Competency-based education is not new. Not even close. At its core, it is basically trying to bring what we had in the pre-industrialized education era back to life: more personalized learning progression. Indeed, if somebody presented our current model as a slick new innovation to make higher education more efficient and effective—"hey, let's switch to a time-based, structured model using an industrial strategy from factories to fix our education challenges"—one can only imagine the backlash from thoughtful academics. But this system is what we grew up with, were hired into, and helped run for more than a century.
I'm not trying to disparage our modal models; they work well for some students and clearly helped make public higher education more accessible. However, competency-based models, known by lots of different names, are trying to bring personalization, flexibility, and learning-centered progression back more prominently into the mix. By building on a foundation of clear learning expectations, well-designed curricular resources and assessments, and more personally focused instructional and advising support, these models break from our now-traditional time-based progression. They adapt to a broader range of changing students with diverse learning needs, and help answer some key challenges—in particular, meeting the needs of striving older and working students.
Of course, some on-ground institutions have always leveraged this strategy, including Goddard College, which has offered a version of this model for decades. More recently, online institutions like Western Governors University are using high-tech infrastructures and personalized support by mentors to bring a more scalable version of competency-based education to life. However, we are only just starting to see such innovations take shape. The efforts of Austin Community College, the Texas Higher Education Coordinating Board, Southern New Hampshire University, New Charter University, Northern Arizona University, and Texas Southmost College are only a few of the other larger-scale projects in progress or on the horizon.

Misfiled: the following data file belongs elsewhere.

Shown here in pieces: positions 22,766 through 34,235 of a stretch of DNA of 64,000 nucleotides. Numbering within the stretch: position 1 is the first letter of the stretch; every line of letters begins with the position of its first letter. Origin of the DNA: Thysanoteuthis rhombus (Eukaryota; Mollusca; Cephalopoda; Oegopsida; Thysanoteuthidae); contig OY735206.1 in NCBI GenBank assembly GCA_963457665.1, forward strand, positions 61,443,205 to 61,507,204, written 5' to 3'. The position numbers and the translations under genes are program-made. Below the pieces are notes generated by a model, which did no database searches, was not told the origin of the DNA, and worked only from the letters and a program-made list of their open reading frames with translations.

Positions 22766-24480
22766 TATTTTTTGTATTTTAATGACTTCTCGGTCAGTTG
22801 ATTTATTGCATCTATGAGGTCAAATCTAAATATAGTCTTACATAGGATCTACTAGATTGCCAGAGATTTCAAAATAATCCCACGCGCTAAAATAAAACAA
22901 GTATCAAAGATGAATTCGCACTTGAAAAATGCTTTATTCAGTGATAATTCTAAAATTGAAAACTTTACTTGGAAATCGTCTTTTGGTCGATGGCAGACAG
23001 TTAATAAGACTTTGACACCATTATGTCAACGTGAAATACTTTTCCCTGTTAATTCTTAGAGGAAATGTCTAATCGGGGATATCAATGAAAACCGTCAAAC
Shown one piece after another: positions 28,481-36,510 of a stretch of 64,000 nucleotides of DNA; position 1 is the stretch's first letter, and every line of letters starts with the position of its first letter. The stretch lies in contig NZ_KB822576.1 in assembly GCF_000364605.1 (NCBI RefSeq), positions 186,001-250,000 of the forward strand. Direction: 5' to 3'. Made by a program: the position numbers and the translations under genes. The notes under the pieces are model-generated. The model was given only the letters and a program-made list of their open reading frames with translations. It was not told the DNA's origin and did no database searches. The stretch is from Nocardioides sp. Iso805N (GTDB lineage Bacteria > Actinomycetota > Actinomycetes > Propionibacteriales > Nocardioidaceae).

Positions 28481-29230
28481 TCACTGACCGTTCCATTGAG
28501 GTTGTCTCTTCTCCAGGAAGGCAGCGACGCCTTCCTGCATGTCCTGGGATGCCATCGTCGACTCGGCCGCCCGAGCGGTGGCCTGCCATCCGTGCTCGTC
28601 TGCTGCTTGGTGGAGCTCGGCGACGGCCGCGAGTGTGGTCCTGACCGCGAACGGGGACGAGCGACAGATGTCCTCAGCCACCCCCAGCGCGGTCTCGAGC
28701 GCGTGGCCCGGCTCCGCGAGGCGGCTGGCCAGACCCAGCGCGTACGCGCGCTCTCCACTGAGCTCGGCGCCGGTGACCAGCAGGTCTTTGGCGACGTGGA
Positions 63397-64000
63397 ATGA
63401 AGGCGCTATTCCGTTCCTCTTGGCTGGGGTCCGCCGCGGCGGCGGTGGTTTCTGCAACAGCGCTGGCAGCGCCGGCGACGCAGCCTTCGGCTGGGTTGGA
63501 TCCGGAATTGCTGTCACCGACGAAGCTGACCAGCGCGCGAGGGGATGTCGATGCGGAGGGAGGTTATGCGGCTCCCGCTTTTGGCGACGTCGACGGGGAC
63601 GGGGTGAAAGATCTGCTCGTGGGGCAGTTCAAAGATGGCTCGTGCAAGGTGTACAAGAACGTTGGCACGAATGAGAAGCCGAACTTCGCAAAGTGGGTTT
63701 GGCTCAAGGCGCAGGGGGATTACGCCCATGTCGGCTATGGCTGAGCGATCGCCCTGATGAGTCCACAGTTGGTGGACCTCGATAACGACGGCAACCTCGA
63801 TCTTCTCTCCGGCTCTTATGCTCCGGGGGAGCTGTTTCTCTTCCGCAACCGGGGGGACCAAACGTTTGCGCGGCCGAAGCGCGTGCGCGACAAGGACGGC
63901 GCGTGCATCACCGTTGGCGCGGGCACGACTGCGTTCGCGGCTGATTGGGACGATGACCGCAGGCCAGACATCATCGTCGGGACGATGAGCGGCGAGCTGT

We have a lot to learn about how these models fit in the mix. We need solid data to understand how they can best be adopted in stand-alone institutions or as specialized programs in existing institutions. Moreover, we need to explore for whom they are best suited. We also need better tools to help bring the right data at the right moment in the right way to students and faculty so they can effectively navigate the journey through competency acquisition to degree completion. Indeed, early learning from competency-based-learning innovators shows us that motivated and independent learners, who seem to do best with these models, want and need more frequent feedback.
In short, we should "re-embrace" these innovations, welcome them into the mix, and learn how to make the most of them. Competency-based learning is neither new nor novel, but it can be brought to life in new ways with today's technologies and become an important addition to the ecosystem of higher education.